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Engine failures in MR2 Spyders

6/11/2014 - Updated the original post by entering direct links to reference material, and added remarks about the legal issues involved with...

Friday, November 1, 2013

Guilty verdict in unintended acceleration case has Toyota runnin' scared

Not too scared of course, 'cause the Recall King can depend on a well-established network of government and industry cohorts to keep incriminating evidence quiet. Nonetheless, an Oklahoma jury's guilty verdict in a sudden unintended acceleration case is a troublesome development for T(he) O(ne) Y(ou) O(ught) T(o) A(void). The lawuit involved the crash of a 2005 Camry that left one woman dead, another seriously injured. Trial highlights featured testimony from renowned software expert Michael Barr confirming bugs in Toyota's software. Evidence of 150 feet of skid marks from the plaintiff's tires corroborated Mr. Barr's findings.

The jury went even further, stating that "the automaker exhibited 'reckless disregard' in its response to a faulty electronic throttle system." Doncha jus' love it when people put things in perspective?

Now we can speculate (not to worry - after all, it only concerns public safety) as to how much of the incriminating evidence ("You know, I'm not allowed to say what Task X is.") presented at the trial will be made available to the general public. Once the guilty verdict was announced, the ol' Recall King immediately hushed things up - and avoided a punitive damages determination - by suddenly reaching a settlement, which we can rest assured included a confidentiality agreement and made it crystal clear that Toyota wasn't admitting - oh, thank goodness - to any wrongdoing. Such out-of-court settlements are one of the Recall King's favorite maneuvers. Reminds me of the Toyota rep I spoke with about engine failures in MR2 Spyders saying he "didn't want to hear" about complaints galore posted all over the Internet.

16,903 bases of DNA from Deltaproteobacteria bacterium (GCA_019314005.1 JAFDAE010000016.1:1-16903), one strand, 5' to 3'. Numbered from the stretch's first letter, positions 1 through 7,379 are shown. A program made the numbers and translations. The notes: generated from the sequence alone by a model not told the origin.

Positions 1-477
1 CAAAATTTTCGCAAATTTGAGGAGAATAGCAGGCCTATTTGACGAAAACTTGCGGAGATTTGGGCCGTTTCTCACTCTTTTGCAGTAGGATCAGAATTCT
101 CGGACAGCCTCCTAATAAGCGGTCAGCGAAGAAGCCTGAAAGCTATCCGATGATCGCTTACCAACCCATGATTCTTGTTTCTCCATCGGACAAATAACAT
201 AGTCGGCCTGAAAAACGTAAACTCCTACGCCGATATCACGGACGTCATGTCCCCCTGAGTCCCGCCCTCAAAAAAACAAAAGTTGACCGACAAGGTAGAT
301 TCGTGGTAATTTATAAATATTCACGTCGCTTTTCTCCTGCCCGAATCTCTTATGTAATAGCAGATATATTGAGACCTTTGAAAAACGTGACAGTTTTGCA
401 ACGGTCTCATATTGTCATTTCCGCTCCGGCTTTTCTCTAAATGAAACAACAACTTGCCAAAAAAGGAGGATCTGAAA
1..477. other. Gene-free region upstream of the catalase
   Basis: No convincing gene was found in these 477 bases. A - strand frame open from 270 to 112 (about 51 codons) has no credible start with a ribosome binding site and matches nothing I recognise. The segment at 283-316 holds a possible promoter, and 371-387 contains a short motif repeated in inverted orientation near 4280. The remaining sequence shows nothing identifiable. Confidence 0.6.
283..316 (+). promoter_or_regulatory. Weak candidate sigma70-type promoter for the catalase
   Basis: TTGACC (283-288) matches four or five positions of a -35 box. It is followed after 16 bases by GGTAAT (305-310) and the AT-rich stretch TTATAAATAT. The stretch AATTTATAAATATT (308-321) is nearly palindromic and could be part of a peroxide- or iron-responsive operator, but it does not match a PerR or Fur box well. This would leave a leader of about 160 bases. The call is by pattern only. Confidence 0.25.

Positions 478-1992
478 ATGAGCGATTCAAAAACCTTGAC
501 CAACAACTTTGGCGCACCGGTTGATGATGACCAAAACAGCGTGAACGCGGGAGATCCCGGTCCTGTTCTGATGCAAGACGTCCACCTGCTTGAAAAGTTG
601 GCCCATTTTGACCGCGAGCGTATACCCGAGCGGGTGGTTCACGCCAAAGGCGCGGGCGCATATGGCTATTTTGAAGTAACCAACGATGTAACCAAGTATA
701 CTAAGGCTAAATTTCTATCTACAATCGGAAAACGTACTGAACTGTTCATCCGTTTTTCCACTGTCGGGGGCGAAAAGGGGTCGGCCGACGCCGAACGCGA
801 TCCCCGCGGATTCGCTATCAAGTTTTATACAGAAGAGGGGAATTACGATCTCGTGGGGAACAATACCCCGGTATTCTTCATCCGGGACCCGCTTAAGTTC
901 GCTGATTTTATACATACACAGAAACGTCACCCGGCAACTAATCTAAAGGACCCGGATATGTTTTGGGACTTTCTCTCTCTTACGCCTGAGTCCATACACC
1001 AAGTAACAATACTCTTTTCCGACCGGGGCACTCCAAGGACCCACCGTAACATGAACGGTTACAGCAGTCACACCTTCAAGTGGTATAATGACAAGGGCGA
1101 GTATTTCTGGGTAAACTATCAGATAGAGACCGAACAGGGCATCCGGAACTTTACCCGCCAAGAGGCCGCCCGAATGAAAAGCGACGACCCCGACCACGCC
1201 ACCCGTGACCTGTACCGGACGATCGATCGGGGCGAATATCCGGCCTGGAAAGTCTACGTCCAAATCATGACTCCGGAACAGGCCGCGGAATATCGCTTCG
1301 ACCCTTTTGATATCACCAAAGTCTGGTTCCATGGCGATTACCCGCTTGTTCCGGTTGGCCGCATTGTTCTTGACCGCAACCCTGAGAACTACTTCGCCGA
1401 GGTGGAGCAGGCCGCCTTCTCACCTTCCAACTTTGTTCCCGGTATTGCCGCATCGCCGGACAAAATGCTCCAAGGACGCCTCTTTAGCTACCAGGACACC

"What happens when an automaker decides to wing it and play by their own rules? To disregard the rigorous standards, best practices, and checks and balances required of such software (and hardware) design? People are killed, reputations ruined, and billions of dollars are paid out. That's what happens." (link to article)

Slob government, run by slob corporations. Complete with a two-headed, one party SHAM of an electoral system, and a gullible citizenry that believes it can change the system by voting. The only thing I can't figure out is whether to laugh... or whether to cry.

Update 1/1/2013 - A similar case - federal, this time - was scheduled to start next week, but has now been delayed until March due to (hee hee) "court congestion." Somehow, I'm reminded of the old TV series, "Wagon Train."

Update 2/14/2014 - Toyota is now seeking a "global settlement" for cases involving sudden unintended acceleration.